The consistent appearance of the two strongest prognostic factors, functional disability and fear of movement, in our final models is in line with earlier prognostic LBP studies, in the sense that they are considered as important and independent determinants of many different LBP outcomes (e.g., remitting pain, sub-acute or chronic disability, failed or delayed recovery from short-term LBP, long-term compensation status, time to return-to-work) in various study settings (e.g., primary care, specialist back clinic, occupational health care, mailing survey). Concordant with other studies on LBP [6, 7, 12, 16, 40], functional disability (baseline RMDQ) was highly predictable in our models. Table 3 illustrates that midrange scores on the RMDQ (score 8–11) and, to a lesser extent, high range values (≥11) had stronger prognostic value than low range values (4–7). Possibly, this finding can be explained by a ‘law of diminishing returns’ phenomenon, i.e., individuals with high levels of functional disability at baseline have a higher potential to improve than those with low disability levels. Nordin et al. [40] have reported that LBP patients with severe functional disability according to the Oswestry Disability Index were found to return-to-work later, possibly due to greater episode severity and/or a higher perception of being ‘sick’. The fact that functional disability was our strongest prognostic factor was not a surprising finding, since changes in RMDQ values were part of the compound variable (improved vs. not improved) we constructed as our outcome measure. But also in other studies, using different outcomes (e.g., work compensation status, time to return-to-work), baseline functional disability appeared to have prognostic value [16, 61]. We have chosen an outcome measure that was partly based on the RMDQ, since we consider its dimension ‘functional disability due to perceived back pain’ as more relevant for our mainly chronically injured, working population than indicators of the symptom itself, i.e., the degree of back pain. The treatments in our trials were predominantly aimed at restoring (physical) functioning, not at reducing the pain.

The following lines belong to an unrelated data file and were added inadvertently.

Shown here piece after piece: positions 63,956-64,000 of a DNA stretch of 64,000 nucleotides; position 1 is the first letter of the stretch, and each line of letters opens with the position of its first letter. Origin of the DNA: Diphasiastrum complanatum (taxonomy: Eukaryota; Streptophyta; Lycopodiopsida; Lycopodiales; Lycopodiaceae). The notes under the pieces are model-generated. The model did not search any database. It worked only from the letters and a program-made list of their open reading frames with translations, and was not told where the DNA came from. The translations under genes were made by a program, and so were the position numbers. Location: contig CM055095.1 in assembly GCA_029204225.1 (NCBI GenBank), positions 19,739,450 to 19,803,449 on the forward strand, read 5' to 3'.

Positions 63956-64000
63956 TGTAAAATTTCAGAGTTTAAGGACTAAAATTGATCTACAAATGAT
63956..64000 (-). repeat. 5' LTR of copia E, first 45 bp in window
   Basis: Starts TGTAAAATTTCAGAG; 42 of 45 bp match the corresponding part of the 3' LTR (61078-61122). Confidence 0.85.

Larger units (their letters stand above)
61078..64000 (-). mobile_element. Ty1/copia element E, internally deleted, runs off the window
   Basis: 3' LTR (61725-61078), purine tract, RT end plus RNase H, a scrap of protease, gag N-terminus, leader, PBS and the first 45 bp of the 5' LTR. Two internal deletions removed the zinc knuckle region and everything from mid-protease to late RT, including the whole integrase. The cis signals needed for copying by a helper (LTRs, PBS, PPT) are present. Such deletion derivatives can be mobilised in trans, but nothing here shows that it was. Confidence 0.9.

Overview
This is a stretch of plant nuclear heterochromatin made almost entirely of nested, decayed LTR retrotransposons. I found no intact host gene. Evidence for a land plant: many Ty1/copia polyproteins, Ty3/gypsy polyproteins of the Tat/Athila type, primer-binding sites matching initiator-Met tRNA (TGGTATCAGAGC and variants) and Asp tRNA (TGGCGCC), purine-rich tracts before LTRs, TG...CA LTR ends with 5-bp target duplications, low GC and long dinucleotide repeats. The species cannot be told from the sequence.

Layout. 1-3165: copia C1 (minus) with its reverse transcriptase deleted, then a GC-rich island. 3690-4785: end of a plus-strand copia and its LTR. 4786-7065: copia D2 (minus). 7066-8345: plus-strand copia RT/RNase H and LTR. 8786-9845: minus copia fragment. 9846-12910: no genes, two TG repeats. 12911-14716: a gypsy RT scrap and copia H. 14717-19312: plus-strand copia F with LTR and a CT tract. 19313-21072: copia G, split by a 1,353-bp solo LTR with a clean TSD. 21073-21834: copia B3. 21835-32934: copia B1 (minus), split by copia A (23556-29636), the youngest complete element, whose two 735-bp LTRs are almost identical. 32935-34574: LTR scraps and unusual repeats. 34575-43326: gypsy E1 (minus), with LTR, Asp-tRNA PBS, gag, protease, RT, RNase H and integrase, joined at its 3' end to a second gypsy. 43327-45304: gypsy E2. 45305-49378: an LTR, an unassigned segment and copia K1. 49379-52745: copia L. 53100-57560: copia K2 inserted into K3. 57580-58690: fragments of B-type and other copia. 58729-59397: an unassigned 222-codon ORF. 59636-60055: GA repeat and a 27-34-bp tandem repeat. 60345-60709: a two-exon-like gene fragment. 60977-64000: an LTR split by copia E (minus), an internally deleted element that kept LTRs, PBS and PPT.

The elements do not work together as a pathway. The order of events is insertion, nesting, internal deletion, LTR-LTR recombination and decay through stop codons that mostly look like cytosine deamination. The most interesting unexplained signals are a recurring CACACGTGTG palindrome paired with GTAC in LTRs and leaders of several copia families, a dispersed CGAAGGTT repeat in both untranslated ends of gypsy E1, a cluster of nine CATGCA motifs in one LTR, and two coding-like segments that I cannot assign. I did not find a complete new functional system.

Our results support the conclusion of others that fear of movement has prognostic value in long-term disability [17, 19, 44, 56]. A positive influence of exercise on fear of movement behaviour has been reported in the literature [4, 11]. Exercises with fear-avoidance-based principles are thought to give additional benefits for subgroups of LBP patients with high levels of fear-avoidance beliefs [33, 58]. All three intervention modalities that were used in our trials consisted of exercise training, but none of them included specific fear-avoidance strategies. Our analyses suggest that fear-avoidance issues could have additional value when designing exercise treatment modalities in a LBP population that is already relatively physically active despite the presence of back pain.

Other factors in our models, which were less strongly associated with the outcome, were supervisor social support (short term), duration of complaints (short term), psychological distress (long term), co-worker social support (long term), and pain radiation (long term). The fact that supervisor social support was associated to short-term LBP improvement may very well be a reflection of the strong decisive influence of superiors in our hierarchical military organization on the participation of soldiers in duty time in activities such as a our research program. We used different definitions of duration of complaints in our trials (current complaints vs. time since first LBP episode), all reflecting a different dimension of the history of the LBP symptoms. From the literature, we know that a previous history of LPB is highly predictive of persistent symptoms, suggesting that people with one or more previous episodes are likely to have future multiple episodes [64]. Psychological distress was another long-term factor in our model. Psychological distress has been recognized as a prognostic factor for both the onset and recurrence of LBP in many different populations, ranging from healthy young or middle-aged adults [14, 36] to patients in primary care settings [22, 35, 57] and to individuals with work-related back injuries [9, 16]. In line with our study findings, Gheldof et al. [19] found that pain radiation was a significant risk factor for the development of long-term LBP in a population of predominantly male industrial workers. This risk was reduced by social support of co-workers.